How is a financial order determined?

The financial order is determined on the basis of fairness. Therefore, both parties need to make full and frank disclosure about their wealth, assets and income.

There is a range of items that are included in a financial settlement including:

  • Any property including the family home
  • Other assets such as cars
  • Stocks and shares
  • Savings
  • Pensions
  • Assets abroad
  • Debts such as mortgage and school fees

What criteria are used to determine Financial Settlements?

The law in this country is discretionary on how assets and wealth should be divided in these cases. Various factors will be taken into account when determining such an order including:

  • Assets belonging to both parties.
  • The party’s earnings (this includes potential earning capacities).
  • Both parties’ ages.
  • The health of the parties and whether this affects their earning capacity either nor or in the future.
  • If there are children that need to be supported. Issues such as the ages of the children, their individual needs and other childcare arrangements will be taken into account. Also, who the children will be living with is an important issue.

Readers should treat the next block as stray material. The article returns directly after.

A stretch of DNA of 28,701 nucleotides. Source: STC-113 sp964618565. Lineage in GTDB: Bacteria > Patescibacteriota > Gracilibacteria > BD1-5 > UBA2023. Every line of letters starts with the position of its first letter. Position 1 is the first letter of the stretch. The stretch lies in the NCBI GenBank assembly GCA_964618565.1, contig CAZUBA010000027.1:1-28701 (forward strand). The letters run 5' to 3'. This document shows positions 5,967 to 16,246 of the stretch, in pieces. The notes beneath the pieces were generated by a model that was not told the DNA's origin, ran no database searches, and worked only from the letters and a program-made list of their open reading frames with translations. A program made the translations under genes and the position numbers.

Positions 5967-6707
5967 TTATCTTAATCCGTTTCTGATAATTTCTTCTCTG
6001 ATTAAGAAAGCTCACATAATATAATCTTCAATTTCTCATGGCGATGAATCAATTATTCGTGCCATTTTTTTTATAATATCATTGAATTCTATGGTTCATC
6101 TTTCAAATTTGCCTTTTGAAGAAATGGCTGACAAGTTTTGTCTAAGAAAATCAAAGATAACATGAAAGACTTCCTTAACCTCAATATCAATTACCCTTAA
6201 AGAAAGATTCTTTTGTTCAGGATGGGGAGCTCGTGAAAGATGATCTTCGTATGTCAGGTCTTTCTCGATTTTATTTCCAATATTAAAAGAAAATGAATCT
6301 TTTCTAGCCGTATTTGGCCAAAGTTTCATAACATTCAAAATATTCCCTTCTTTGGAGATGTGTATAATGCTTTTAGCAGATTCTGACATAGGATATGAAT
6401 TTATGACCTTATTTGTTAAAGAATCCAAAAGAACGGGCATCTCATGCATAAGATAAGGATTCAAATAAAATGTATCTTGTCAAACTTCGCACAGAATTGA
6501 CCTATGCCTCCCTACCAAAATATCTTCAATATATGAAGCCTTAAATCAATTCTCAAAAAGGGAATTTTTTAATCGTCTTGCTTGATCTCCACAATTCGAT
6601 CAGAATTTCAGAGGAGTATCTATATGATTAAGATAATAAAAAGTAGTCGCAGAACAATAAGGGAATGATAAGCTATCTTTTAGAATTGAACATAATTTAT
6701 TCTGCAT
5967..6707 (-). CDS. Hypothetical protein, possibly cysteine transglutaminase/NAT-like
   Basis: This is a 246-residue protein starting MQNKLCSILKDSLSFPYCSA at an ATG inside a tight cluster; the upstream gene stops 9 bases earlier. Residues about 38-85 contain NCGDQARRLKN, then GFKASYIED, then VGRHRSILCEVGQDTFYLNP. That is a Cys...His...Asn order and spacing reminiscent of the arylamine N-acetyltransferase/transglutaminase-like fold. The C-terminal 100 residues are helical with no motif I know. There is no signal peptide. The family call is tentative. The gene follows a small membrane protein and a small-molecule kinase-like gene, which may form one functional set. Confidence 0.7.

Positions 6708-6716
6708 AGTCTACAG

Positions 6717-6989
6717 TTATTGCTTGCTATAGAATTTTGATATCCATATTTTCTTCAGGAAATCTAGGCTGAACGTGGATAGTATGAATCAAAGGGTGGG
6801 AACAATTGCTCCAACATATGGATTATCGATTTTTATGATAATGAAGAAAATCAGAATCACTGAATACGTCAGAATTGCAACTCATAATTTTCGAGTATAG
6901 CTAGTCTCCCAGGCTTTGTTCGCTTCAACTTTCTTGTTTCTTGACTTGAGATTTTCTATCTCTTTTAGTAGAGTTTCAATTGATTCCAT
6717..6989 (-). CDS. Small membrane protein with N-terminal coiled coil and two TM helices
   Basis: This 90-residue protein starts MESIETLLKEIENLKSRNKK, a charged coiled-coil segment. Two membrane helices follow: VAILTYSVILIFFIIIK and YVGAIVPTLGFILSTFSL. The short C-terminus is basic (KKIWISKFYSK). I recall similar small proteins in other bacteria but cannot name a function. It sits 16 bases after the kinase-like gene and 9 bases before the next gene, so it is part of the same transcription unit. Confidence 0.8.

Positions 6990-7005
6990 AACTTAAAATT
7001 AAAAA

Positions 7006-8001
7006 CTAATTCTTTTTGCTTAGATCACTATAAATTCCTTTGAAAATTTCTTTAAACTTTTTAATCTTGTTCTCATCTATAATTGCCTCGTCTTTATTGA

• How long the parties have been married. The court would also take into account any time spent living together before the marriage.
  • Present and future needs of both parties. This will take into account the standard of living each party is used to and ongoing living expenses.

Generally, it is necessary to consider the needs principle in determining the allocation of resources. In most cases, the resources of the couple suddenly need to be split into maintaining two households rather than just one. This usually means that the funds will not stretch to cover both spouses’ needs. In this case, the spouse that has more of a financial strain (generally the one that keeps the children living with them) will be favoured when the assets and wealth are divided. However, in cases where there are enough resources to cover both parties then the court are moving towards the sharing or equitable approach, which states that there should be an equal division of wealth.